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ETH - Eidgenoessische Technische Hochschule Zuerich - Swiss Federal Institute of Technology Zurich
Section: Science Life
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Published: 26.04.2007, 06:00
Modified: 25.04.2007, 21:15
Simulating eel-type swimming
Quick or efficient?

Eels use different modes of propulsion depending on how quickly or how far forward they want to move. ETH Zurich computer scientists used a three-dimensional computer model to calculate the various modes.

By Felix Würsten

Eels are endurance swimmers. For example European eels migrate to Europe from their spawning grounds in the Sargasso Sea in the North Atlantic Ocean and return again at the end of their lives. The animals accomplish this “last journey” of 6000 kilometres without eating because their digestive system atrophies. So it has long been assumed by biologists to be clear that the sinusoidal propulsion that these animals use must be very efficient. However, a detailed study in an aquarium of the eels’ movement yields a contradictory picture: the astonishing result is that the eel does not seem to manage its strength very economically when swimming. Stefan Kern and Petros Koumoutsakos of the ETH Zurich Institute for Computational Science have now been able to use a three-dimensional computer simulation to show that there is no contradiction between biologists’ assumption and the Institute of Computational Science’s own study. (1) On the contrary, the eel uses different swimming modes depending on the situation.

Evolutionary algorithm

The computer model did not define the body movement a priori but determined it with an evolutionary algorithm based on Darwin’s “Survival of the fittest” principle. The model uses a set of parameters to describe the animal’s movement pattern. In a first step the computer defines a population of animals having different parameters. Next the program selects the most successful animals as the parents of the following generation. The selection cycle is repeated until a stable population is established. The only selection criterion specified at the outset was that the animals should swim either particularly fast or in a particularly energy-efficient way.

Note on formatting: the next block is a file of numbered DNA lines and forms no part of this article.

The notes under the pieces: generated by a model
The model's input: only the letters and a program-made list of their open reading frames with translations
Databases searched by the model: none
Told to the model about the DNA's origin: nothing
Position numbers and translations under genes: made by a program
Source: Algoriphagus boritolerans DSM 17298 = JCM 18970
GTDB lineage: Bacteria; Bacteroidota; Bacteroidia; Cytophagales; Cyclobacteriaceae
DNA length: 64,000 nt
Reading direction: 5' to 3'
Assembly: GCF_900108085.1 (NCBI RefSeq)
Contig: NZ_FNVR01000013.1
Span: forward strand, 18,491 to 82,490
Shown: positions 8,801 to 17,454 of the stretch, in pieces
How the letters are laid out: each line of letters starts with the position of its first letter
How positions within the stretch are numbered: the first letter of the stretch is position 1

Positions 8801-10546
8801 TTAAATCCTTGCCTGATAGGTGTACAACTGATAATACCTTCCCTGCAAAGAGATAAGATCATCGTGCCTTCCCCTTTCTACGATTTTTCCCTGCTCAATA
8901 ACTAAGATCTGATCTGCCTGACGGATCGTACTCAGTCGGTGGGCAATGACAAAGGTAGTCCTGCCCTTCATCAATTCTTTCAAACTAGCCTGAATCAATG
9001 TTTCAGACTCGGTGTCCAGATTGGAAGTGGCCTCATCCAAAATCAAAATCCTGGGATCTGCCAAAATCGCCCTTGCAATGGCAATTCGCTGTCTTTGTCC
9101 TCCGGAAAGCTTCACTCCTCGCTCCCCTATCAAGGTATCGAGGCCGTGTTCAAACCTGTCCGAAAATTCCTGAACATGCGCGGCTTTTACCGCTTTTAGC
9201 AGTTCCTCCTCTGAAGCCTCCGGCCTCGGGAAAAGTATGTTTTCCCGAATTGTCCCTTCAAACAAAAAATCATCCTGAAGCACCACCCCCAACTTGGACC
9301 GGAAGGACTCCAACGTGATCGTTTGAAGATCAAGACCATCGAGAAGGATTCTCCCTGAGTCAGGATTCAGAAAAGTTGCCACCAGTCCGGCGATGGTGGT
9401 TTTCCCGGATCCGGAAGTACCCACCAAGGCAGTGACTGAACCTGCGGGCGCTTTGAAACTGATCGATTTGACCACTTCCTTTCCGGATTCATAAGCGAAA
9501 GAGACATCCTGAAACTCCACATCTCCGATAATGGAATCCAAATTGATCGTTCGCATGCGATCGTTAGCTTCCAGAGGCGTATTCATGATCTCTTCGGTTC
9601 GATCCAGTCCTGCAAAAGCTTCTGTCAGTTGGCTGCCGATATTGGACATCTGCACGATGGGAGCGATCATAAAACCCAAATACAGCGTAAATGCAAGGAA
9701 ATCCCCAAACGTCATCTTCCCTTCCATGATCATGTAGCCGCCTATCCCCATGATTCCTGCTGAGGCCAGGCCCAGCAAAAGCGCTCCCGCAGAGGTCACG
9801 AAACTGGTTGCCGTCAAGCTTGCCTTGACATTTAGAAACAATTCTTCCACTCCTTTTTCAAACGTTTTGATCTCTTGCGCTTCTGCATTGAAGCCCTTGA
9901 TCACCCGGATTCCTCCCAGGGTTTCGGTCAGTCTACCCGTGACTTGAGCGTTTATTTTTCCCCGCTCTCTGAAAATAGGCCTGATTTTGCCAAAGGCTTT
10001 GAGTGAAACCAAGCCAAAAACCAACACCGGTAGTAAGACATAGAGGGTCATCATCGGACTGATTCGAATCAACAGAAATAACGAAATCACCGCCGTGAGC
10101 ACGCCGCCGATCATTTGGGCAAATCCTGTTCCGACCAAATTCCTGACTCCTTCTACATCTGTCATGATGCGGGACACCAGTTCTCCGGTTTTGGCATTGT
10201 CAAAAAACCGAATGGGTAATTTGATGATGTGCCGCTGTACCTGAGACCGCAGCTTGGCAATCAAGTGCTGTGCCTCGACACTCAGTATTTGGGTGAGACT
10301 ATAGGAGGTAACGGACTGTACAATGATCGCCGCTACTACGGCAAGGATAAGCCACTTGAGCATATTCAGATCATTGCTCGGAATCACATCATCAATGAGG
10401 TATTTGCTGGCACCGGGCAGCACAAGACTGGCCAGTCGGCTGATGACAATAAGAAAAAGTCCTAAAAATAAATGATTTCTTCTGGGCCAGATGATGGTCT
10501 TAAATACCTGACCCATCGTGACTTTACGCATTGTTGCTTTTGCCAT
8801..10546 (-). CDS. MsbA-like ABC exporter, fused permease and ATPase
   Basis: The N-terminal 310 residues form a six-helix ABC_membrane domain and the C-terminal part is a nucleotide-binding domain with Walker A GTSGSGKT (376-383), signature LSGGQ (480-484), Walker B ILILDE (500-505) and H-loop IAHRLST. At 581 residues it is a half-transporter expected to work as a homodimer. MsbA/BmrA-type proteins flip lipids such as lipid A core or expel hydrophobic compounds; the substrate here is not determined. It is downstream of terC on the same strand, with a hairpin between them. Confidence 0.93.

The calculations now show that the outcome is a completely different movement depending on the pre-defined specification. If an eel wants to swim as fast as possible, for example to avoid capture or when hunting, it keeps the front part of its body straight and moves only its tail. On the other hand animals that want to swim as efficiently as possible employ the whole body, making the typical sinusoidal movement. The difference between the two swimming modes is remarkable: an eel moves forward 40 percent faster by using tail movement than when it moves its entire body. However, it pays a high price for this: believe it or not, the efficiency is 60 percent lower compared to calm sinusoidal movement.


ETH Zurich researchers were able to use their model to show which kind of eddy flow occurs in water when an eel propels itself forward with a typical sinusoidal movement. The different colours show the intensity of turbulent flow. The image of the animal itself is white and can be seen through the envelope in the front part of the graphic. large

A variety of possible applications

The calculation and optimisation methods that were used can also be applied to other modes of swimming or to novel propulsion systems, for example to the swimming zeppelin (2) being developed by the Swiss Materials Research Institution (EMPA) at Dübendorf. Eel-like movements also feature in the sustainable generation of electric power using wave energy power plants (Pelamis) (3).

In collaboration with Kristina Eschler of the School of Art and Design Zurich, the results were summarised in an animation that won an award from the Gallery of Fluid Motion of the American Physical Society (APS). (4)

(1) S. Kern & Petros Koumoutsakos: Simulations of optimized anguilliform swimming. Jour. Exper. Biol. 209, 4841–4857 (2006)
(2) Detailed information about the swimming zeppelin can be found at:*/56577/---/l=1
(3) Detailed information about wave power stations can be found at:
(4) The animation can be found at the home page of the CSE Lab at the Institute of Computational Science: or

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